Emotional Intelligence (EI) is a recent concept proposed by Drs John Mayer and Peter Salovey (1990) and later popularized by Daniel Goleman (1995). Emotional intelligence is defined as an individual’s ability to “know, feel, and judge” emotions in ways that maintain interpersonal relationships. The premise of emotional intelligence, therefore, is the ability to effectively manage one’s emotions and regulating them in ways that promote personal and professional growth. Goleman expounded on emotional intelligence, identifying five domains that include:
· Knowing your emotions,
· Managing your emotions,
· Motivating yourself,
· Recognizing and understanding people’s emotions,
· Managing relationships.
Thus, an individual with a high EQ can use their emotions for good, managing them for effective and positive outcomes. EQ is important to everyone’s life as it influences the paths that our behaviors and relationships lead since, after all, we base all our actions on emotions.
In everyday life, it is almost impossible to evaluate the impact of EQ on an individual’s performance. However, psychologists have found that there is a direct relationship between EQ and real-life outcomes. First, a high EQ improves an individual’s resilience, especially when they are leaders. Leaders face adversity in the workplace and for most, the responsibilities can prove to be stressful. For leaders with high levels of EQ, however, resilience comes from understanding their realities and avoiding succumbing to stressors. Ultimately, avoiding burn-out ensures that leaders endure in the face of obstacles.
Another positive impact of a high EQ is the ability to tackle challenges in high-stress environments like the workplace and deliver on work performance. EQ enables an individual to manage stress and build meaningful relationships which in turn positively impacts delivery on work goals and satisfaction with life. Employees that exhibit high abilities to cope with changes in the workplace find themselves in demand as employers appreciate the ability of efficient delivery in the face of dynamic roles. Motivation is another direct outcome of emotional intelligence as an individual who understands their goals, relationships, and work can achieve them. Motivation, essentially, directs and sustains a particular behavior and when that energy comes from within, it is possible to deliver. The ability to manage emotions internally and deliver on results stems from high emotional intelligence. Additionally, if one individual has high EI, they can influence the same in others by motivating them towards delivery.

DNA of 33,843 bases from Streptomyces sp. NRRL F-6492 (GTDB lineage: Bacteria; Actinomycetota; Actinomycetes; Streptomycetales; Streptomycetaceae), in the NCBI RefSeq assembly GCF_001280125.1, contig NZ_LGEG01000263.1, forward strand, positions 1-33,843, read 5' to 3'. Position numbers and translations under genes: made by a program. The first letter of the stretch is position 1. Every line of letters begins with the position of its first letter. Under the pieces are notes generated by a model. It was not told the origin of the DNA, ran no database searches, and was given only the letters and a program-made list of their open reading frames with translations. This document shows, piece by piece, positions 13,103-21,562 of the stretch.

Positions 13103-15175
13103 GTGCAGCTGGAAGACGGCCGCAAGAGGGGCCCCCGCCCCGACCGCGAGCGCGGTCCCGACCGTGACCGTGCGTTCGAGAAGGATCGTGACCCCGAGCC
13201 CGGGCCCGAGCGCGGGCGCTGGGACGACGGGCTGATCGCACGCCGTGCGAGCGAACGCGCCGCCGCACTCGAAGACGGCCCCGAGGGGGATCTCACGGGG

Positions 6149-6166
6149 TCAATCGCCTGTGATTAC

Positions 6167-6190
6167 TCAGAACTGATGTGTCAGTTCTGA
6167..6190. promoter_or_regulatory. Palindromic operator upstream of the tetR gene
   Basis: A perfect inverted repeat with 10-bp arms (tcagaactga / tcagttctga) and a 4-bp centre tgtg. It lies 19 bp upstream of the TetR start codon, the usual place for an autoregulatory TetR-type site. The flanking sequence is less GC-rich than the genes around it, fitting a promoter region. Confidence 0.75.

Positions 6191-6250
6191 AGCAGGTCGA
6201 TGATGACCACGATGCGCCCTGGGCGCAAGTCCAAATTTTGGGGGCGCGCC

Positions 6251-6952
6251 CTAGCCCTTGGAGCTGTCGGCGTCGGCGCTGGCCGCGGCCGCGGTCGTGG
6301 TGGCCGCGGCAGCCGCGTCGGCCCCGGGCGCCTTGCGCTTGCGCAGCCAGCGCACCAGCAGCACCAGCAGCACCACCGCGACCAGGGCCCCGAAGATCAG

Some of the ways through which we can increase our emotional intelligence (EQ) are:
· Self-awareness: the first stage of developing a higher EQ is to know ourselves, which means being able to recognize and understand our emotions. For example, when we find ourselves in a high-conflict situation, like an argument with a friend, we need to identify various emotions such as anxiety and anger readily. A high EQ means not falling to these emotional states and instead, cultivating positive as opposed to negative thoughts and behavior.
· Emotional regulation: As human beings, we all have weaknesses and sometimes, our first instinct towards conflict is to get destructive. EQ means being able to contain ourselves from overreacting and positively processing these negative emotions. Considering all the solutions to a problem and resisting from reacting when emotionally charged can help us make the right decisions.
· Empathy: to develop better interpersonal relationships, we need to be able to empathize with people around us, and to do this, we need to understand their emotions. Being empathetic means always anticipating how others will react to our actions and the behaviors of others. Sharing positive feelings and understanding the frustrations of others can help us develop healthy reactions to situations and in effect, impact our relationships.
· Social skills: knowing how to communicate and meet the expectations of others sums up the meaning of social skills. To master EQ, therefore, we need to develop concise social skills by regulating our emotions, having empathy, and being aware of our emotions.
At Unemployed Tutors, our writers are experienced at writing essays on emotional intelligence and the impacts on social relationships and workplace performance. Trust the experts to help you submit the perfect essay now!
Place an order with us and get a paper that matches your instructions, language style, and submission requirements.